Despite COVID-19 turning your business upside-down for the last month with new laws and stay-at-home orders, remember business owners are still required to comply with all the other employment laws that predated this crisis: “FMLA Classic,” FLSA, Title VII, ADEA, ACA, ADA, etc., etc. None of these laws are dormant while you figure out how to get a loan through PPP to pay your employees or implement FFCRA sick leave, and you still have compliance obligations. For instance, the Occupational Safety and Health Administration (OSHA) recently issued a memo regarding the way COVID-19 interplays with your business’s pre-existing OSHA obligations, particularly as it relates to reporting infections in the workplace.
OSHA set forth three steps to determine whether an employer must record and report an employee’s COVID-19 case. First, the case must be a confirmed case of COVID-19, defined by the CDC. The definition is pretty broad and seems to include employees who are asymptomatic. Second, the COVID-19 case must be “work related.” In other words, did work cause or contribute to the employee contracting the illness? And third, the COVID-19 case must meet the general recording criteria – specifically, has there been a death, days away from work, restricted work or transfer to another job, medical treatment beyond first aid, or loss of consciousness? An affirmative answer to all three of the above steps means you need to record the COVID-19 case.
The seemingly biggest issue employers will have to resolve concerns establishing whether a COVID-19 case is work related. COVID symptoms typically manifest days or even weeks after an actual exposure/infection, and without knowing the precautions (or lack thereof) the employee may have taken outside of work, even the most diligent employers will likely have difficulty determining the work-relatedness of a particular case. OSHA seems to understand this issue and has relaxed its work-relatedness enforcement to only those situations where:
• “There is objective evidence that a COVID-19 case may be work-related. This could include, for example, a number of cases developing among workers who work closely together without an alternative explanation; and
• The evidence was reasonably available to the employer. For purposes of this memorandum, examples of reasonably available evidence include information given to the employer by employees, as well as information that an employer learns regarding its employees’ health and safety in the ordinary course of managing its business and employees.”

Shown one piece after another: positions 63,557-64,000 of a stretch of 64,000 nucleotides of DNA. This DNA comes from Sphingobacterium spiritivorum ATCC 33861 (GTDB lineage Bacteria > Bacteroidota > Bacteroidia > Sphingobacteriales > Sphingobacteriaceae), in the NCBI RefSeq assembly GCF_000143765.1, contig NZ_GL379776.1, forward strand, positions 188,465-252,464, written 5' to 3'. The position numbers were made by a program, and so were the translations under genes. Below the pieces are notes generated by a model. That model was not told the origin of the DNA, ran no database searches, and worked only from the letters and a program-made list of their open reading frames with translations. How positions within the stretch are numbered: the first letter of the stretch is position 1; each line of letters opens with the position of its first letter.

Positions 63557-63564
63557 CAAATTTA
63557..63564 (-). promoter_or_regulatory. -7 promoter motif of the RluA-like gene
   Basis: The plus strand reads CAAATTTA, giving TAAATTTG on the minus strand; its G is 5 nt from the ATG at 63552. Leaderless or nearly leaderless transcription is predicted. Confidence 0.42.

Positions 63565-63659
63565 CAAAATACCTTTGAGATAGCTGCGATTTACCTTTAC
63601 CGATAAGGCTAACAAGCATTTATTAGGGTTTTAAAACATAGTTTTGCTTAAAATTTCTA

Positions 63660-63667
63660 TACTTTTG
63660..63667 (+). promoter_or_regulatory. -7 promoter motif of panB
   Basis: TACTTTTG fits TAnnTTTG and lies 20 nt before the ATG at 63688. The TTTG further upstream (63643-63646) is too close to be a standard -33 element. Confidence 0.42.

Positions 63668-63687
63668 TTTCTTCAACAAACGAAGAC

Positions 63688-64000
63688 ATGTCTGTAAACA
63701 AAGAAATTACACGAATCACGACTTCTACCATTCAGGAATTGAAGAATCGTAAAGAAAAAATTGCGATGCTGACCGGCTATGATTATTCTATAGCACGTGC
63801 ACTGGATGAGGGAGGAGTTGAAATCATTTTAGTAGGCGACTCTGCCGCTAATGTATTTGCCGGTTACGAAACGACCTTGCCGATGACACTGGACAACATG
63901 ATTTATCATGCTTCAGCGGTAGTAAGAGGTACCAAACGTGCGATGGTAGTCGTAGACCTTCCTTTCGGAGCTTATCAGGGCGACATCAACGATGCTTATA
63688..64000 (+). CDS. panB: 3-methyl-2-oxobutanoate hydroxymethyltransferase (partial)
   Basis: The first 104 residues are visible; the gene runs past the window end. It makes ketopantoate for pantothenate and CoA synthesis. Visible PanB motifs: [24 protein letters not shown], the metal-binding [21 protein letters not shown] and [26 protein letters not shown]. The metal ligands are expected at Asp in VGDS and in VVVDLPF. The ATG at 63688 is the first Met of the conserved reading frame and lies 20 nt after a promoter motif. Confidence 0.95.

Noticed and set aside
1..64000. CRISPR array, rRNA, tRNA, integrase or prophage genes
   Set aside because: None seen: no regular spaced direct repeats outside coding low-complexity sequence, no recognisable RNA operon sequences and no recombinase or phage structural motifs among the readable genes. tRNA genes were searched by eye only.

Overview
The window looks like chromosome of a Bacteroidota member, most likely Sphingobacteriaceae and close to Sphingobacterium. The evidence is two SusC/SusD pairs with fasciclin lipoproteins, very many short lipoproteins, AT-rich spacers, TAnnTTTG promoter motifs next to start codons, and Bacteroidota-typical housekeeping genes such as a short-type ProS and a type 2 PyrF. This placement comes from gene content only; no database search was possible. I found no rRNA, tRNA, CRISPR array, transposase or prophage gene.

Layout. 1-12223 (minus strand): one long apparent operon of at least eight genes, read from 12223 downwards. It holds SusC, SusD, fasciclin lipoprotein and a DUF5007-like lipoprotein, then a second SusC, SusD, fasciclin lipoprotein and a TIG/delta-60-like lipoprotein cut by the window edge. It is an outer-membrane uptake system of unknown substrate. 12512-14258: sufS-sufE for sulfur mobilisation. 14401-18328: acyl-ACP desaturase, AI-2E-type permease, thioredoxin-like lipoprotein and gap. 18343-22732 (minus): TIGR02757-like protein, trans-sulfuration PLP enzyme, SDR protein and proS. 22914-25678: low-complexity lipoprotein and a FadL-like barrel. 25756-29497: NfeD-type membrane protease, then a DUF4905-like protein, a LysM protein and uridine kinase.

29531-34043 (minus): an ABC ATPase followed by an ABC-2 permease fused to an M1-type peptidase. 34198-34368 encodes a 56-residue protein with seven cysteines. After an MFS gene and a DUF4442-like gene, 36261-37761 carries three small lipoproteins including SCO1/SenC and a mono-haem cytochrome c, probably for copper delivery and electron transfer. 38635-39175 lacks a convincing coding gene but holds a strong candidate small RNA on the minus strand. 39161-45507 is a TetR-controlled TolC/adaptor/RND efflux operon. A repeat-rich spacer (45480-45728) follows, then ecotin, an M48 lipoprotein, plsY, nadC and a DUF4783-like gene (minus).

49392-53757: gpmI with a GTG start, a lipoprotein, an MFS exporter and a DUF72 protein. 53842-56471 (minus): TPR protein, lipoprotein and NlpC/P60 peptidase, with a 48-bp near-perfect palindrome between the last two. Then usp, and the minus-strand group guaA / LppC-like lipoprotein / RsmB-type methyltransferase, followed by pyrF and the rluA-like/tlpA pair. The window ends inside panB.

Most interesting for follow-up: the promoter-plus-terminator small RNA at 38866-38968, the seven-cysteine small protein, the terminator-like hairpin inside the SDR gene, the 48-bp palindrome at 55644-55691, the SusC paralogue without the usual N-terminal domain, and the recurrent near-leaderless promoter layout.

OSHA established a less imposing enforcement policy to allow employers to focus more on installing COVID-19 prevention practices and less on onerous recordkeeping. The idea is for employers to worry more about preventing the spread of COVID-19 and taking practical, smart steps to keep their employees safe while operating their business. Unsurprisingly, OSHA would rather employers focus on good hygiene practices and so, highlights new best practices such as cleaning workstations before and after shifts, keeping employees at least six feet apart, staggering shifts to have a less crowded office, and encouraging hand washing throughout the day. And, of course, employers should continue to emphasize their ongoing safety policies and practices.
Other federal, state, and local agencies are regularly issuing new guidance to keep employers on top of their pre-COVID obligations, as well as help them prepare to get folks back into the workplace. Stay tuned later this week as we catalog the considerations employers should be undertaking now to ease the transition back to our new normal.
Get Answers from a Georgia Employment Law Attorney
Stanton Law is your resource for updates on OSHA’s reporting guidelines regarding COVID-19, as well as the pandemic’s other effects on your business. Just contact your experienced Atlanta employment attorneys at 404-531-2341 or online.